Gay characters in non-gay stories

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Gale Haut

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It kind of did. More what I was trying to get at is that you are going to have gay kids growing up without even having a support system in their home life. In fact, many end up getting the opposite of support and growing up in hostile homes that teach them that what they are is evil, funny and gross.

So it's really not the same thing as (your words) "a straight person always thinking about being straight." It's more about someone trying to come to terms with an internal conflict: who they are v. who they are supposed to be. It's basically a Man v. Self and Man v. Society conflict. And there's plenty of literature with straight characters dealing with these issues, so why is it somehow more self indulgent for a gay narrative to deal with gay conflicts?
 
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thebloodfiend

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So it's really not the same thing as (your words) "a straight person always thinking about being straight." It's more about someone trying to come to terms with an internal conflict: who they are v. who they are supposed to be. It's basically a Man v. Self and Man v. Society conflict. And there's plenty of literature with straight characters dealing with these issues, so why is it somehow more self indulgent for a gay narrative to deal with gay conflicts?

What I'm trying to say is that any character who focuses solely on that one aspect of who they are is not three dimensional, hence you are left with an Alex Sanchezesque story. They have their purpose, but they aren't interesting enough to read again and again.

It isn't a man vs. self story. It's a boring story. Coming to terms with you are is completely different. In Will Grayson, being gay is just ONE problem Levithan's Will deals with. It doesn't define who he is. Dealing with being gay, if it's just one part of the story doesn't bother me. When that's all the story is about, well, you need to start writing another story.

An internal conflict is supposed to be complex. Otherwise the story gets old. In, Then Again, Maybe I Won't, Tony deals with many different issues on top puberty. But that's not the most important issue. If it was a three-hundred page discussion on male puberty, you can bet that I wouldn't have read all the way through.

Three-hundred pages of nothing but "I'm gay and I'm being bullied" is simply bad writing, not internal conflict.
 

Gale Haut

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Oh yeah. I definitely agree... Though, I think if we were to be in a book club together and read one of these books, we would likely come away with different interpretations of what makes the character flat or 3D. But that's just a guess.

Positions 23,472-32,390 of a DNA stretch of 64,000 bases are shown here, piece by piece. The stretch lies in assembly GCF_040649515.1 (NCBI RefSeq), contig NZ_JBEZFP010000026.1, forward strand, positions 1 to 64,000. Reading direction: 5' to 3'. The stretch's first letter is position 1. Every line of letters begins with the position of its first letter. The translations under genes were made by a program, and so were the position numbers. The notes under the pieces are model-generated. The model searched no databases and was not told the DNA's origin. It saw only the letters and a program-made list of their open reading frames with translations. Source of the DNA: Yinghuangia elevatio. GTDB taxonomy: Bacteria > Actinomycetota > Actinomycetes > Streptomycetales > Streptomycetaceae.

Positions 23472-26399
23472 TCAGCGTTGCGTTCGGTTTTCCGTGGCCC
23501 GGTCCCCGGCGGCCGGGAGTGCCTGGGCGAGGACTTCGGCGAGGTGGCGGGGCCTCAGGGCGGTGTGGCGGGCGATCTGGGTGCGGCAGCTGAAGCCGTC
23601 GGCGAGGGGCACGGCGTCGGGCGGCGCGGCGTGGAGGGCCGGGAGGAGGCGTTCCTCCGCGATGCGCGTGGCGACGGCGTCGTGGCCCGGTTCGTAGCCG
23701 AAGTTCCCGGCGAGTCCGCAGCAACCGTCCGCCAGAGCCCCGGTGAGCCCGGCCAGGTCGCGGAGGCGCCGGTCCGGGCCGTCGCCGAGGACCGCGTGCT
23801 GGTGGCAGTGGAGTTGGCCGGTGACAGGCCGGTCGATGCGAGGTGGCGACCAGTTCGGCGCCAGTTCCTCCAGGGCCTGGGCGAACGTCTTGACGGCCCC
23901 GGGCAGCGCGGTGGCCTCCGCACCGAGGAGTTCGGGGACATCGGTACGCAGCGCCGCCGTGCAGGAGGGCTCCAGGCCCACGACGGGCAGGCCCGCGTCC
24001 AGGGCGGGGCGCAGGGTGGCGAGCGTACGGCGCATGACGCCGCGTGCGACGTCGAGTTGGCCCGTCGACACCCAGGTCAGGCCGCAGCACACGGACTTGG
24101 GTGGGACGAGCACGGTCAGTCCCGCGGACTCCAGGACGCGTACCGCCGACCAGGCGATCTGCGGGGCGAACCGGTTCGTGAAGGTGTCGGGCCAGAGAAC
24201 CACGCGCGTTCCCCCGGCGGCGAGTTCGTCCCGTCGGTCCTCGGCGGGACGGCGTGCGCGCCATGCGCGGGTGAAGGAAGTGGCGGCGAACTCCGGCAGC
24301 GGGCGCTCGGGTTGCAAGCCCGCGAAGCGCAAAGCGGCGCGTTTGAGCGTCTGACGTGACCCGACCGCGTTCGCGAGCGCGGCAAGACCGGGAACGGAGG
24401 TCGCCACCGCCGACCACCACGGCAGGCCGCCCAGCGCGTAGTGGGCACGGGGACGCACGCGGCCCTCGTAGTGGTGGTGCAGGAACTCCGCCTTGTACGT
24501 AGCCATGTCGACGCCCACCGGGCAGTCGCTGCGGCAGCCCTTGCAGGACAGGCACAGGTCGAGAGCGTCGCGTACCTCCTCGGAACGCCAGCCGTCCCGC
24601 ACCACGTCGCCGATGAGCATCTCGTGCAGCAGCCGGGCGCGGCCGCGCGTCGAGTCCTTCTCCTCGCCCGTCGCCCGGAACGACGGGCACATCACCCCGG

Kitty Pryde

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So seriously, who's writing these books solely about "being gay and bullied" or about gay characters that are about coming out and nothing else, or only about being sad and emo and tortured over gayness? Because I can't say I've read any from the last decade.

Read Rainbow Boys lately? We've got: dating people you don't have feelings for, sketchy internet hookups, unsafe sex, lack of sex education, looking like a 'freak' and not fitting in, the magic of first love, abusive father, absent father, power of friendship to help overcome adversity, bullying both verbal and physical, and relationships with HIV positive people. You will note that none of the above topics are gay. Seriously, what bad whiny-gay-kid coming-out books is everyone complaining about?
 

Lydia Sharp

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So seriously, who's writing these books solely about "being gay and bullied" or about gay characters that are about coming out and nothing else, or only about being sad and emo and tortured over gayness? Because I can't say I've read any from the last decade.

Read Rainbow Boys lately? We've got: dating people you don't have feelings for, sketchy internet hookups, unsafe sex, lack of sex education, looking like a 'freak' and not fitting in, the magic of first love, abusive father, absent father, power of friendship to help overcome adversity, bullying both verbal and physical, and relationships with HIV positive people. You will note that none of the above topics are gay. Seriously, what bad whiny-gay-kid coming-out books is everyone complaining about?

This.

And some other things. But mostly this.
 
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Gale Haut

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That's what I was thinking, Kitty. But I only conceded that IF a coming out book was two dimensional I wouldn't like it. Just like I wouldn't like any book that is two dimensional. I don't know why this has to be stated specifically for LGBT issue books. But whatever.
 

thebloodfiend

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House of Night - The gay characters are nothing but gay.
Evermore - Mike is nothing but gay.
Crash Into Me - Jun Ei(I can't remember how to spell her name) is nothing but gay, or at least her life revolves around being gay.
Nick and Norah - Thom is nothing but gay.
Naomi and Ely - Ely is a stereotypical gay boy.
Glee - Don't get me started.
I Know It's Over - Nathan's only problem is coming out. I like him, but other conflict would have been nice.

This isn't just about LGBT issue books. It's about any book, but because this thread was started on the topic of LGBT books, I focused on them. I can give plenty of other books that focus on minorities ONLY dealing with being a minority.

There's nothing wrong with a book that deals with coming out. But when it dissolves into nothing but being gay, as is the case with the books above, that is a problem.

The problem starts with a stereotype. Such as the feminine gay boy. Then, when your character is nothing but that, well, would you want to read that book?

If you want to discuss this in terms of anything but LGBTQ issue books, we can. I just didn't want to derail. But I'll discuss drug issue books, race issue books, abuse issue books, anything. It's not the LGBTQ that's the problem. It's the way it's presented. I've never dealt with any of these issues outside of my race, and that's apparent every time someone looks at me, so maybe that makes me a bit callous on this subject.